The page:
Be kind and patient to yourself and authentic to others.
My best recommendation would be to try and remember that how you view and measure success will likely change over the course of your career. In the beginning years, success might be tied to how much knowledge you gain and what areas you are exposed to. As you progress further into your career, success can for some can be more closely tied to job titles and salaries, while others may judge their success based on how passionate they are about the work they're doing, or how close they are to accomplishing a larger goal they have.
Regardless of how you decide to define success, I would encourage you to be open minded and not let other people's definition impact your own.
Measuring success through money could mean you have achieved financial independence, which every individual should ideally achieve.
Again, if you are in a job, then success could mean being able to deliver as per commitments, going above and beyond to not only satisfy but delight your clients.
If you ask me, I measure success by how much difference I am able to make to someone's life, who can provide me no return whatsoever.
Success to me is when you are done with the day, you can look back at say, wow, I made someone else's life better today!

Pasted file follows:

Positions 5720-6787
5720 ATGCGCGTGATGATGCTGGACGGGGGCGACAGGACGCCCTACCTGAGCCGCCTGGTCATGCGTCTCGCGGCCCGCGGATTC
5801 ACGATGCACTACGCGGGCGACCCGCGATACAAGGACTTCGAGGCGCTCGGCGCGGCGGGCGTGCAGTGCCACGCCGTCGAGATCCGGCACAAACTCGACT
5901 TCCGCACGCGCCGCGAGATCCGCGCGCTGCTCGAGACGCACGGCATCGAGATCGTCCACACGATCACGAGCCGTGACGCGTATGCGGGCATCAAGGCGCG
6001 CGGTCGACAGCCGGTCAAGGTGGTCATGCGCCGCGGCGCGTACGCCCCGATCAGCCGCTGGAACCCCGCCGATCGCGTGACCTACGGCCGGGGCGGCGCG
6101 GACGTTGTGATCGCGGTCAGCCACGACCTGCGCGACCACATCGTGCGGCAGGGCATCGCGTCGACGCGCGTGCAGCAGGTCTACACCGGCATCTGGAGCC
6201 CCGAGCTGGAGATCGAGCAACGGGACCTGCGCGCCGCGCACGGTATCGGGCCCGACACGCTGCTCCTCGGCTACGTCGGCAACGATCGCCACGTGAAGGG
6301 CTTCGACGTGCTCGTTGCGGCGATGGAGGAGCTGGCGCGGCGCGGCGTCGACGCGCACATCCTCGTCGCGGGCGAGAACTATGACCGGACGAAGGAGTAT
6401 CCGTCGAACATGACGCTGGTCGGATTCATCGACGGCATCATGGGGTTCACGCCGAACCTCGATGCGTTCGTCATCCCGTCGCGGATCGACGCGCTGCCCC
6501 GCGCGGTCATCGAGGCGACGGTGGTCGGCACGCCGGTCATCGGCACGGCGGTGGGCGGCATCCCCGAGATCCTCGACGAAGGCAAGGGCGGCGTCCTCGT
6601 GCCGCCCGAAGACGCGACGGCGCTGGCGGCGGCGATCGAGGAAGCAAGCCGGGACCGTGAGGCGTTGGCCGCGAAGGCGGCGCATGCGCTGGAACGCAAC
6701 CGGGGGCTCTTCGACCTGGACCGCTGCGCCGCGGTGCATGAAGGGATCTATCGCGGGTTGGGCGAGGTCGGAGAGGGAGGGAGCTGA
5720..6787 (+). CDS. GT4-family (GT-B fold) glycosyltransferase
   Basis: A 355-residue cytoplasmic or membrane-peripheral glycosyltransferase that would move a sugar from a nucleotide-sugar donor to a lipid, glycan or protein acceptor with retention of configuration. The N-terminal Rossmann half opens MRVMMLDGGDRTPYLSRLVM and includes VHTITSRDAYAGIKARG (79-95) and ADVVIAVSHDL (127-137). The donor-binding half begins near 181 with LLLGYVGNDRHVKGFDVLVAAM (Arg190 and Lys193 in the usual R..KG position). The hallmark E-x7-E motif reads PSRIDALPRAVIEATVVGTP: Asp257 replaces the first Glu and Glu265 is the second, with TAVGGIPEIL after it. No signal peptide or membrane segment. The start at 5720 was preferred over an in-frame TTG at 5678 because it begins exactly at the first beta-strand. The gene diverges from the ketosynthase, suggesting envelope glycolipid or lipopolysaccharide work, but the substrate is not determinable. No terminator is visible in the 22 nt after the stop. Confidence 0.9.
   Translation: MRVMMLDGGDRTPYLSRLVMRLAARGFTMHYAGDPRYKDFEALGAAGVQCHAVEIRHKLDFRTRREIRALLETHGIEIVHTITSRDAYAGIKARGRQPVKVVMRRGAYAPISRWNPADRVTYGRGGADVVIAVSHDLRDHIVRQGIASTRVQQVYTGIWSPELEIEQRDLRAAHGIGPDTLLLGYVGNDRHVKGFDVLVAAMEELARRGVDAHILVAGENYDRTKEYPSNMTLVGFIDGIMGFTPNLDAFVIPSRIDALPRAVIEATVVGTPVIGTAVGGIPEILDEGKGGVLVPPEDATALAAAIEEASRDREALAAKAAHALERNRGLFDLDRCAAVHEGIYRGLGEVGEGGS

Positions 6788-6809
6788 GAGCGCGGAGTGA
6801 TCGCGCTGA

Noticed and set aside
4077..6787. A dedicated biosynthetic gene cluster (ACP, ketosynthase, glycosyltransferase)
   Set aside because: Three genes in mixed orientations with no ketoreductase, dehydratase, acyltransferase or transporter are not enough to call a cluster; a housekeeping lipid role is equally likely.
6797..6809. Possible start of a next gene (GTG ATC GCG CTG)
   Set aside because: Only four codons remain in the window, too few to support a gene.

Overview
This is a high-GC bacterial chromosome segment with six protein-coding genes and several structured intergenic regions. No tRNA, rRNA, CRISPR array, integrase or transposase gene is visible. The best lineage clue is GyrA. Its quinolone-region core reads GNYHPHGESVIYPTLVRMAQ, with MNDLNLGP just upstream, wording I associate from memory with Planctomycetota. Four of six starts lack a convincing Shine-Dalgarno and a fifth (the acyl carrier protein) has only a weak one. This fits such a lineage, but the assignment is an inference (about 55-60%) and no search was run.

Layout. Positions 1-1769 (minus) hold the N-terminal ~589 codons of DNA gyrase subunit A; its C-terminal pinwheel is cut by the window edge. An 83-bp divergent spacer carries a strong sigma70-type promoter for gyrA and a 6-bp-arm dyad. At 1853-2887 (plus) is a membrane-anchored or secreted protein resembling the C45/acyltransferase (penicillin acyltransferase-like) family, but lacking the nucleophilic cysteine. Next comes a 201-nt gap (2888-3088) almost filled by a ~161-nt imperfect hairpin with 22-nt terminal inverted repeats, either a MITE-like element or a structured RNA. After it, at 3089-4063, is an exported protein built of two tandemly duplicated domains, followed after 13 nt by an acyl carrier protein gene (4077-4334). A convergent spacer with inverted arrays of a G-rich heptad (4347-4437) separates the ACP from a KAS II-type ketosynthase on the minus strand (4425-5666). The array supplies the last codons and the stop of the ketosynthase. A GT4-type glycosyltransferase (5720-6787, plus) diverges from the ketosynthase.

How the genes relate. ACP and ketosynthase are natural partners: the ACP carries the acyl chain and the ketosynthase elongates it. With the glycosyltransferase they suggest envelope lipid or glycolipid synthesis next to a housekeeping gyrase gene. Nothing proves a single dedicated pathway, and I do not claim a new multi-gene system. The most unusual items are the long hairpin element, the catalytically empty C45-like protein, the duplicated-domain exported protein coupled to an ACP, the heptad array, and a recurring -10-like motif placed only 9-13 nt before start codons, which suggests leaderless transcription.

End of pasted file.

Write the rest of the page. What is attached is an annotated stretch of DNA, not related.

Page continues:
Success is often in the eye of the beholder and based on the situation. The best kind of success metric is one that you create for yourself. I have teammates at work who measure success in a variety of ways: the ability to be promoted quickly to a desired role, salary, wining awards, getting assigned high profile projects, and being considered an expert that others should go to. Success metrics will vary over time as well. When I was younger, salary was a primary factor. It is an easy way to keep "score". For me, salary allowed me to have the living situation that I wanted. Once I was able to meet that goal regularly, an increase in salary became less important. After a while, working for a well known company became a success metric for me. I was proud to work for large, well-respected organizations. I am still there in many way. Now I feel successful as a person by the amount of time that I volunteer to help others. My company facilitates that as well.